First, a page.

New York City Council Header
File #: Res 1002-2011    Version: * Name: Limit the sale of alcopops to liquor stores.
Type: Resolution Status: Filed
Committee: Committee on Health
On agenda: 9/8/2011
Enactment date: Law number:
Title: Resolution calling upon the New York State Legislature to pass and the Governor to sign legislation which would limit the sale of alcopops to liquor stores.
Sponsors: Robert Jackson, G. Oliver Koppell, Ruben Wills, Inez E. Dickens, Julissa Ferreras-Copeland, Lewis A. Fidler, Letitia James, Brad S. Lander, Rosie Mendez, Deborah L. Rose, Albert Vann, Jumaane D. Williams, Peter F. Vallone, Jr.
Council Member Sponsors: 13
Res. No. 1002
 
 
Resolution calling upon the New York State Legislature to pass and the Governor to sign legislation which would limit the sale of alcopops to liquor stores.
 
 
By Council Members Jackson, Koppell, Wills, Dickens, Ferreras, Fidler, James, Lander, Mendez, Rose, Vann, Williams and Vallone
 
Whereas, According to the National Institute on Alcohol Abuse and Alcoholism, approximately 5,000 young people under the age of 21 die as a result of underage drinking each year, including approximately 1,900 who are killed in  automobile crashes; and
Whereas, In New York City, it is estimated that alcohol causes 1,500 deaths every year, making it the third-leading cause of preventable death; and
Whereas, According to the New York City Department of Health and Mental Hygiene, two out of five adolescents who begin drinking before age 15 will become dependent on alcohol within their lifetimes; and
Whereas, Approximately one out of eight of individuals between 18 and 20 years are already alcohol dependent; and
Whereas, The Department asserts that many younger drinkers initiate alcohol use through consuming "alcopops," which are premixed, sweet, carbonated flavored malt beverages with alcohol volumes as high as 12 percent; and
Whereas, These products are generally advertised with youth appeal, as they are often colorful, available in many fruity flavors and resemble soft drinks; and
Whereas, More than two-thirds of high school aged students reported drinking alcopops in the past year; and
Whereas, While alcopops are often consumed by teenage girls and underage drinkers, these products have the effect of serving as a bridge to other alcoholic products which are less sweet; and
Whereas, Throughout New York City, more than 20 percent of high school students who drink, report purchasing or obtaining their alcohol from retail stores, including delis, grocery stores and mini-marts, where these products are sold alongside beer, tea and sports drinks; and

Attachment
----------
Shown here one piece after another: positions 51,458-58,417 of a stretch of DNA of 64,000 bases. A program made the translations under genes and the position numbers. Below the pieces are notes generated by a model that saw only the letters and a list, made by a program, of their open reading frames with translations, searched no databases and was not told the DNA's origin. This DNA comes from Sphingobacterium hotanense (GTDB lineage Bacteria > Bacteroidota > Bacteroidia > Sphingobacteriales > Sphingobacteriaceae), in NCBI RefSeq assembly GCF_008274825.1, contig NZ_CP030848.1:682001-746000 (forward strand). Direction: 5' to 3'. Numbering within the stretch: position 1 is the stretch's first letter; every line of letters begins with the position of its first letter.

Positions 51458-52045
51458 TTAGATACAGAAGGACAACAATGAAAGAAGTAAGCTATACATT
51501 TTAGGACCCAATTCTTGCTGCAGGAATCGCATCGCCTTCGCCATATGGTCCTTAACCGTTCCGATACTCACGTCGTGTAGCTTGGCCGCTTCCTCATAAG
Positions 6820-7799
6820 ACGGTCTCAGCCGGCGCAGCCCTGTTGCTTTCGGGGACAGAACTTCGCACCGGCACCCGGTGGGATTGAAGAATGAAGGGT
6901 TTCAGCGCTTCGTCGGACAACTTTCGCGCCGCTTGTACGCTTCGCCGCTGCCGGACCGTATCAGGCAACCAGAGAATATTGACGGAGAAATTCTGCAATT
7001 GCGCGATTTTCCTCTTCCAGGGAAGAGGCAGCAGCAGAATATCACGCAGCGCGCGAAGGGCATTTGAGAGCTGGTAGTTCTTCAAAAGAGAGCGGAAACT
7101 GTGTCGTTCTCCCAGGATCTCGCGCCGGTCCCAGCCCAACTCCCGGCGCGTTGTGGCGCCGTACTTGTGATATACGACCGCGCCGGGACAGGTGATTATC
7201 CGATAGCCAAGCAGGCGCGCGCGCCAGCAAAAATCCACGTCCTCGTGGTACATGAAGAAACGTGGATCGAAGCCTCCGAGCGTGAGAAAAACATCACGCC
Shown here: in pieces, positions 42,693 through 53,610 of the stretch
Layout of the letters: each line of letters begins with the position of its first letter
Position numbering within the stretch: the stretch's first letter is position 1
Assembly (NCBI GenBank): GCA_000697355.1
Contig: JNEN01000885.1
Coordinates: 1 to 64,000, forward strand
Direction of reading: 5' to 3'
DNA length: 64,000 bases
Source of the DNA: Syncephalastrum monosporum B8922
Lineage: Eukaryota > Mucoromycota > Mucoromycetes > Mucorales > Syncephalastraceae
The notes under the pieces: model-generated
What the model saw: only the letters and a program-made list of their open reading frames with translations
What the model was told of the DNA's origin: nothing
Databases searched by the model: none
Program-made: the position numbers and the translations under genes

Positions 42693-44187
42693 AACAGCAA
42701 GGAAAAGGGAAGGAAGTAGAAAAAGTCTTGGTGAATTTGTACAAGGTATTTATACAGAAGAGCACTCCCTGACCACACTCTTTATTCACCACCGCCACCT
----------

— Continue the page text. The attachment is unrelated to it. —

Whereas, Because of its high alcohol content, New York State should not allow the sale of alcopops at the same place where non-alcoholic beverages are sold since youth are present at these locations; and
      Whereas, New York State must protect its children and deter underage alcohol consumption by restricting the sale of alcopops to stores with a liquor license; and  
      Whereas, In order to prevent youth from obtaining these beverages, Senator Jeffrey Klein and Assemblymember Felix Ortiz introduced S4221-A and A.6914, respectively, which would amend the Alcoholic Beverage Control Law by classifying flavored malt beverages as liquor for distribution, wholesale and retail sale purposes; and
      Whereas, S4221-A/A.6914 seek to amend the definition of liquor to include flavored malt beverages for the purposes of distribution, wholesale and retail sale; and
      Whereas, S4221-A/A.6914 would define a flavored malt beverage as an alcoholic beverage containing more than six percent alcohol and more than one percent sugar in the form of flavors such as fruit juice, among other ingredients; and
 
Whereas, Restricting the sale of all alcopops to liquor stores would dramatically decrease youth availability to these products; and
Whereas, This legislation represents a significant step in curtailing underage drinking of these dangerous substances; and
Whereas, This legislation would further protect children if the definition of flavored malt beverages was expanded to include products with lower alcohol contents, as several of the alcopops popular with youth have less than six percent alcohol content; and
Whereas, Currently, there are 8,700 retail outlets in New York City where underage minors can potentially purchase and obtain these products; now, therefore, be it
      Resolved, That the Council of the City of New York calls upon the New York State Legislature to pass and the Governor to sign legislation which would limit the sale of alcopops to liquor stores.
 
LS # 2348 & 2511
SA/JM
6/8/11